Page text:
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In many ways the sphere is the prototypical three-dimensional body and the consideration of fields in the presence of spherical boundaries sheds light on several features of more general three-dimensional cases.
In all the examples of this chapter extensive use is made of expansions in series of Legendre polynomials, for axi-symmetric problems, or spherical harmonics, for the general three-dimensional case. After a review of the polar coordinate system, we begin with a summary of the properies of these functions which are dealt with in greater detail in Chapters 13 and 14, respectively. While the axi-symmetric situation is somewhat simpler, it is also contained as a special case in the general three-dimensional one and it is therefore expedient to treat it as a special case of the latter.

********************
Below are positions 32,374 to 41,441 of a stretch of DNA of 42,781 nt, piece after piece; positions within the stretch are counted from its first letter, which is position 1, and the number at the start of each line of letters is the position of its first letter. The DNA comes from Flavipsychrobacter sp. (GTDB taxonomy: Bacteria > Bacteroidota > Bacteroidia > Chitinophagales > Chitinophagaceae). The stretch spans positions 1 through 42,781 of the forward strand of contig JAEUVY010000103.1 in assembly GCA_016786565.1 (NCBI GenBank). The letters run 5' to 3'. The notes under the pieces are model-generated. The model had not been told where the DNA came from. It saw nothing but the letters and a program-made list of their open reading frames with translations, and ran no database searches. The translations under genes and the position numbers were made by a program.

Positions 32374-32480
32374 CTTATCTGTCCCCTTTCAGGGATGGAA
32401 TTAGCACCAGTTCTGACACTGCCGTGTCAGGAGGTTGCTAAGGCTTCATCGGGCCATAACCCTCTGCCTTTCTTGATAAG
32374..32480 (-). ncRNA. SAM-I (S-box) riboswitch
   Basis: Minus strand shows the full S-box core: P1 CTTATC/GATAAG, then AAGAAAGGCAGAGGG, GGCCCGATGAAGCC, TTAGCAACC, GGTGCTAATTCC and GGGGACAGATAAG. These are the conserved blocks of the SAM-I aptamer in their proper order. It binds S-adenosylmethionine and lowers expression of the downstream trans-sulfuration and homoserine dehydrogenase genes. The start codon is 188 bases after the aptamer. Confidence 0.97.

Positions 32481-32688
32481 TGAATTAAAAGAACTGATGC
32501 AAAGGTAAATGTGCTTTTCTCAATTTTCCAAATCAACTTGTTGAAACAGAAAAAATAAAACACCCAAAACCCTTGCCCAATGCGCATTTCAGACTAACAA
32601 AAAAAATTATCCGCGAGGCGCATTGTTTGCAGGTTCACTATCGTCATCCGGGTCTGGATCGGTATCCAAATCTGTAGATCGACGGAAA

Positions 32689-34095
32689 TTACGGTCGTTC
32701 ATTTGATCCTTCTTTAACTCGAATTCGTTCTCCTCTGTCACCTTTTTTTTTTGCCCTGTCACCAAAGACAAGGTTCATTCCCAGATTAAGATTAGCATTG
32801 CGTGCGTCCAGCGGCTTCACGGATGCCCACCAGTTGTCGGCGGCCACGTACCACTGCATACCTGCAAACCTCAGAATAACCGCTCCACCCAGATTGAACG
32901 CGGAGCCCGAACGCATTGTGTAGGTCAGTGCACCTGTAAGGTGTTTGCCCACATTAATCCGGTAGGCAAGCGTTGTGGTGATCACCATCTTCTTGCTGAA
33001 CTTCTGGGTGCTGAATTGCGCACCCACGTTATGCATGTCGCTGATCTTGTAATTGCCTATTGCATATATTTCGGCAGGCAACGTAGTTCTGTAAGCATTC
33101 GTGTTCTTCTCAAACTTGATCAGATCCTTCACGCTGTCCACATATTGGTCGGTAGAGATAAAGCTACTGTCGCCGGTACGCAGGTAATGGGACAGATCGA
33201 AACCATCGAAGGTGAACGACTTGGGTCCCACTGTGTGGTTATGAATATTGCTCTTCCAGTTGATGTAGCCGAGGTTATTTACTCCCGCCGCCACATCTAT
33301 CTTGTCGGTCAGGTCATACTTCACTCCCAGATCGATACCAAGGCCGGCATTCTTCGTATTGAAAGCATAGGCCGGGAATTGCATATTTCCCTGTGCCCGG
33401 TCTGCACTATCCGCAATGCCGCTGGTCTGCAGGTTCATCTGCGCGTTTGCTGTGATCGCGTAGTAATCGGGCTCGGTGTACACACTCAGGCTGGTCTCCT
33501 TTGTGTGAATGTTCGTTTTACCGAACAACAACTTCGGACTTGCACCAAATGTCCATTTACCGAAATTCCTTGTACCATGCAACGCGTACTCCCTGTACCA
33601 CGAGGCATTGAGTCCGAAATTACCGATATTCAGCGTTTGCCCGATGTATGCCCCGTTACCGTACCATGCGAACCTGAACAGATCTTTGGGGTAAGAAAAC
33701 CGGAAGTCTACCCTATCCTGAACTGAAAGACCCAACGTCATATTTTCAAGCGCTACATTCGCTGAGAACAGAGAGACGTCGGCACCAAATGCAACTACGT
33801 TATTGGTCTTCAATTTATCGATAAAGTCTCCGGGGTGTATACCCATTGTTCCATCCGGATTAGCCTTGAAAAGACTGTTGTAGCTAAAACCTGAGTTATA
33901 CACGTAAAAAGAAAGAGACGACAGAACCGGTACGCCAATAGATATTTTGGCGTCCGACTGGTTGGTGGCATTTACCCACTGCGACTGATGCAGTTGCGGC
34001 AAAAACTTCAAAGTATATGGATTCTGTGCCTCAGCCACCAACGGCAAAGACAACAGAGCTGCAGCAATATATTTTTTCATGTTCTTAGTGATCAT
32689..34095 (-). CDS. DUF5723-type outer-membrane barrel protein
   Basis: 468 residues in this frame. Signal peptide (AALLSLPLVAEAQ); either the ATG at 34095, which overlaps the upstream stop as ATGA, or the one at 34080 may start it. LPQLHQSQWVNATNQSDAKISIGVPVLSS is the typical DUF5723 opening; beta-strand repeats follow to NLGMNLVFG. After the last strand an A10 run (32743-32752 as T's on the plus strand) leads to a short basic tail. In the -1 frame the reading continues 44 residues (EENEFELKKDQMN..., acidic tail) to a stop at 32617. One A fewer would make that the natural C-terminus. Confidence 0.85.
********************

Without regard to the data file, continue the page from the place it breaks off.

We start with the general solution of the Laplace and Poisson equations (§7.3) and apply it to several axisymmetric (§§7.4 and 7.5) and non-axisymmetric situations. In all these cases the radial part of the solution consists of powers of r. The examples in the second part of the chapter (§7.13 and §7.14) deal with the scalar Helmholtz equation, for which the radial dependence is expressed in terms of spherical Bessel functions, the fundamental properties of which are summarized in §7.12. The last four sections deal with problems involving vector fields and vector harmonics.